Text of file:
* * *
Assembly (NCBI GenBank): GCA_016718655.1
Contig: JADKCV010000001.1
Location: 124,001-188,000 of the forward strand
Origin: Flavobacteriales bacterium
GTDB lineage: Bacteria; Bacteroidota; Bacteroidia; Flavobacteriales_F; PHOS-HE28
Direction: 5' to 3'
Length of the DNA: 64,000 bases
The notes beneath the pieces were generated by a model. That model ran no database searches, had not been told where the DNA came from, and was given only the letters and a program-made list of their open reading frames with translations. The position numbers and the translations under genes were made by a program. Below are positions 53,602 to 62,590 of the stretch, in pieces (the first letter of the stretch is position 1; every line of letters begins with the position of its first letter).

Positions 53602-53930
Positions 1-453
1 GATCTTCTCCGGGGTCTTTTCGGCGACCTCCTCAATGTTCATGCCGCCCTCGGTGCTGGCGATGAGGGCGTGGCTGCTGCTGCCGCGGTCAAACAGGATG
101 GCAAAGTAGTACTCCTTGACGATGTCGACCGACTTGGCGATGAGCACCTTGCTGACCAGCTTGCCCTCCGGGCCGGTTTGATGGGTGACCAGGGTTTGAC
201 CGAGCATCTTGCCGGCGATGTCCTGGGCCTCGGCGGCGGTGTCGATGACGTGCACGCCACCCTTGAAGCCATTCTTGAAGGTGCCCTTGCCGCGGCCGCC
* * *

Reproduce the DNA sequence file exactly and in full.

Assembly (NCBI GenBank): GCA_016718655.1
Contig: JADKCV010000001.1
Location: 124,001-188,000 of the forward strand
Origin: Flavobacteriales bacterium
GTDB lineage: Bacteria; Bacteroidota; Bacteroidia; Flavobacteriales_F; PHOS-HE28
Direction: 5' to 3'
Length of the DNA: 64,000 bases
The notes beneath the pieces were generated by a model. That model ran no database searches, had not been told where the DNA came from, and was given only the letters and a program-made list of their open reading frames with translations. The position numbers and the translations under genes were made by a program. Below are positions 53,602 to 62,590 of the stretch, in pieces (the first letter of the stretch is position 1; every line of letters begins with the position of its first letter).

Positions 53602-53930
Positions 1-453
1 GATCTTCTCCGGGGTCTTTTCGGCGACCTCCTCAATGTTCATGCCGCCCTCGGTGCTGGCGATGAGGGCGTGGCTGCTGCTGCCGCGGTCAAACAGGATG
101 GCAAAGTAGTACTCCTTGACGATGTCGACCGACTTGGCGATGAGCACCTTGCTGACCAGCTTGCCCTCCGGGCCGGTTTGATGGGTGACCAGGGTTTGAC
201 CGAGCATCTTGCCGGCGATGTCCTGGGCCTCGGCGGCGGTGTCGATGACGTGCACGCCACCCTTGAAGCCATTCTTGAAGGTGCCCTTGCCGCGGCCGCC